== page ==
decided as amended october 29 1982.: October 15, 1982.
APPEAL FROM THE UNITED STATES DISTRICT COURT FOR THE DISTRICT OF NEW JERSEY.
Aldisert and Weis, Circuit Judges, and Edward D. Re, Chief Judge.*fn*
Invoking the First Amendment, the International Society for Krishna Consciousness, Inc. challenges a policy that prohibits outside organizations from soliciting money at the race track and stadium in the Meadowlands Sports Complex in New Jersey. Although the complex is owned by the state, we hold that it is not a public forum, and that the policy is reasonable. Consequently, die-hard football fans and railbirds may anticipate some bad days for their favorite teams and steeds, but the irritation will not be compounded by the importunings of those seeking contributions for special interest groups. We will affirm the order of the district court upholding the "no solicitation" policy.
The International Society for Krishna Consciousness, Inc., a religious body, brought this action for declaratory and injunctive relief under 42 U.S.C. § 1983. ISKCON contests the refusal by the New Jersey Sports and Exposition Authority to allow the Society's members to distribute literature and solicit donations at the Meadowlands. Two organizations whose teams play their home games at the stadium in the complex, the New York Football Giants, Inc. and the Cosmos Soccer Club, Inc., were later added as defendants. The district court denied plaintiffs' claims for preliminary relief and, after a comprehensive hearing, refused to grant a permanent injunction.
The New Jersey Sports and Exposition Authority was created by the state legislature in 1971 to construct and operate a sports complex, including a football stadium and racetrack, in the Hackensack Meadowlands. N.J. Stat. Ann. §§ 5:10-1 to 5:10-38 (West Supp. 1982-83). The certificate of incorporation establishes the Authority as "a public body corporate and politic, . . . an instrumentality of the State exercising public and essential governmental functions. . . ." Id. at § 5:10-4a. The authority is established in the Department of Community Affairs, id., and the Governor may veto any action that it takes. Id. at § 5:10-4 i.
After the stadium was built, the Authority gave a long-term lease to the New York Football Giants, and a license to the Cosmos Soccer Club, providing them with exclusive use of the stadium on designated days. The Authority and the two teams share the revenue from parking charges, admission fees and concession sales. On occasion, the Authority also leases the stadium for such events as high school and college football games, religious conventions, and commencement exercises.
The race track is operated directly by the Authority. It is located near the stadium, and the two structures share a parking lot. Although an admission fee is charged, parimutuel betting is the chief source of revenue from the track, and there are nearly 600 seller and cashier windows to facilitate the enterprise. As an added convenience, numerous closed-circuit television monitors inform the patrons of the shifting odds in the races.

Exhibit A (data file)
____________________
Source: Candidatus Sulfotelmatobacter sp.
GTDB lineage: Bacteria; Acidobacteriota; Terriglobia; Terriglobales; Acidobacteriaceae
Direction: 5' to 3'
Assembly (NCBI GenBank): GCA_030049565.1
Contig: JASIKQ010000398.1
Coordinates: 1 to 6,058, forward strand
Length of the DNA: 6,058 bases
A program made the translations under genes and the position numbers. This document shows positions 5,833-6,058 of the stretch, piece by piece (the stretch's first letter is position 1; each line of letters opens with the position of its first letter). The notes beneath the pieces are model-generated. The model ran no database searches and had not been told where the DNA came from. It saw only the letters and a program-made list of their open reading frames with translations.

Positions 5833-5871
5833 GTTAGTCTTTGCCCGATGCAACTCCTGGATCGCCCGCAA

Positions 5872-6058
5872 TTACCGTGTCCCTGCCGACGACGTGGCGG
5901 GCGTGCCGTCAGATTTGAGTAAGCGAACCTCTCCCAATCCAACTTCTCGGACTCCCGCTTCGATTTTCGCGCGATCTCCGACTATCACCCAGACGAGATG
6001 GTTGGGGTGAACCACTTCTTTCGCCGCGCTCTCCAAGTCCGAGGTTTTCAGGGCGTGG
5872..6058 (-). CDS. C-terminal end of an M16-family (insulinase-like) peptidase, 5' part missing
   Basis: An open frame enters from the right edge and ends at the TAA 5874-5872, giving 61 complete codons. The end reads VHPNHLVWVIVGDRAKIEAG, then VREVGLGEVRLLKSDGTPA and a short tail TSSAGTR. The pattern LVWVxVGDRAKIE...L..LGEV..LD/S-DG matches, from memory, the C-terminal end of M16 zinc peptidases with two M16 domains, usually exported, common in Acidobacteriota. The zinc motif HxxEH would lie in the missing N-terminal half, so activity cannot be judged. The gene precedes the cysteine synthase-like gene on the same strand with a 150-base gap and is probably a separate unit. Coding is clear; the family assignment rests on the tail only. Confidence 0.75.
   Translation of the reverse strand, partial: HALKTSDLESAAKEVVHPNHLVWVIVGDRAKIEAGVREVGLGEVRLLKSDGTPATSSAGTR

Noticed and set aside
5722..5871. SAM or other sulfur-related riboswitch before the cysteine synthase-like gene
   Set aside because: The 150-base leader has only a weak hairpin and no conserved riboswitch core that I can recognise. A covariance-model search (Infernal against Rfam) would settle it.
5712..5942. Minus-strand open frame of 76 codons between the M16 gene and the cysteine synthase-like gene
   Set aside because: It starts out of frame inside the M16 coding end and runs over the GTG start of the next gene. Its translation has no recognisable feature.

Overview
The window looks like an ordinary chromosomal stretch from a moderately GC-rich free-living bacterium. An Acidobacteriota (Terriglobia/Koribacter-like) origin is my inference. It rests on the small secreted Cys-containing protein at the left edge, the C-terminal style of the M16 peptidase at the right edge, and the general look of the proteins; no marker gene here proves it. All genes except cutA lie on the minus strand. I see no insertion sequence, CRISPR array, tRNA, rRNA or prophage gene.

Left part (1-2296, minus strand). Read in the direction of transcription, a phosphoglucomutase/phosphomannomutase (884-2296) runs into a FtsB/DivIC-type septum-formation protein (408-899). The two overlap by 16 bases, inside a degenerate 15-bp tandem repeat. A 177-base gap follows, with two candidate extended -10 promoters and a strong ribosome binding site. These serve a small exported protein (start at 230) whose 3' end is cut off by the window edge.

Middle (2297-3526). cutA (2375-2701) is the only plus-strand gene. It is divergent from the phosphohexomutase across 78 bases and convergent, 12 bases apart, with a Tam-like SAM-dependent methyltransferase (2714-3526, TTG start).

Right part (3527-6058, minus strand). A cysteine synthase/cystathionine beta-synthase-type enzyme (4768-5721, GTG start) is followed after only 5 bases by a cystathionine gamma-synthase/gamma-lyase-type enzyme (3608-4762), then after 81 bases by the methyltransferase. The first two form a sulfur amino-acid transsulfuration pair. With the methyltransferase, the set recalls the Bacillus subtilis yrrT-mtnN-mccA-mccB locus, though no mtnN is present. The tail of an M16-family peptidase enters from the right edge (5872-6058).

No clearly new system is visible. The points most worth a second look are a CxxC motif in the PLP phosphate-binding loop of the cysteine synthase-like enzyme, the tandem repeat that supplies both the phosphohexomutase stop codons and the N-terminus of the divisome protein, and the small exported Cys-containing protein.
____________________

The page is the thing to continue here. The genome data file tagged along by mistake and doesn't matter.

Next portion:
Betting actually carries the entire Meadowlands project. It enables the Authority to meet its debt service and operating expenses. Without the race track proceeds, the Authority would be unable to pay its bond holders.
The Authority has adopted a policy prohibiting anyone from soliciting money or distributing literature at the complex. The ban does not apply to concessionaires selling souvenirs, programs, racing forms, or food and beverages. Other than that exception, the Authority's policy is uniform and non-discriminatory. All requests for permission to solicit funds or distribute literature have been refused. There are no booths or other structures available for use by outside groups.
ISKCON made two applications to the district court for preliminary relief which were denied for failure to demonstrate a probability of success on the merits. After a 15-day trial on the request for a permanent injunction, the court concluded that the Authority's policy is not unconstitutional.
In reaching this decision, the court found that "neither the race track nor the stadium is designed, built, intended or used as a public forum. The same is true of the blacktop automobile areas bordering them." The court also determined that the Authority's policy had a rational basis. The large crowds at the stadium and race track make free movement throughout the two structures and their surrounding areas essential. As the court observed, "for the size of the stadium . . . and the number of patrons present at one time, the structure is 'snug '. Minimum clearances are found in the seats, stairs and aisles. . . . The parking area fills up to its outer boundaries. It empties with remarkable speed. . . . The same is true of the race track, although here there is a further aspect of prime importance, and that is not to allow any kind of interference with the pari-mutuel betting activity which is the life blood of the whole project."*fn1
The private defendants, the Giants and the Cosmos, were joined at the direction of the judge who heard the request for a temporary restraining order. In its final adjudication, the district court, 532 F. Supp. 1088, apparently found that the two clubs were entitled to judgment for ...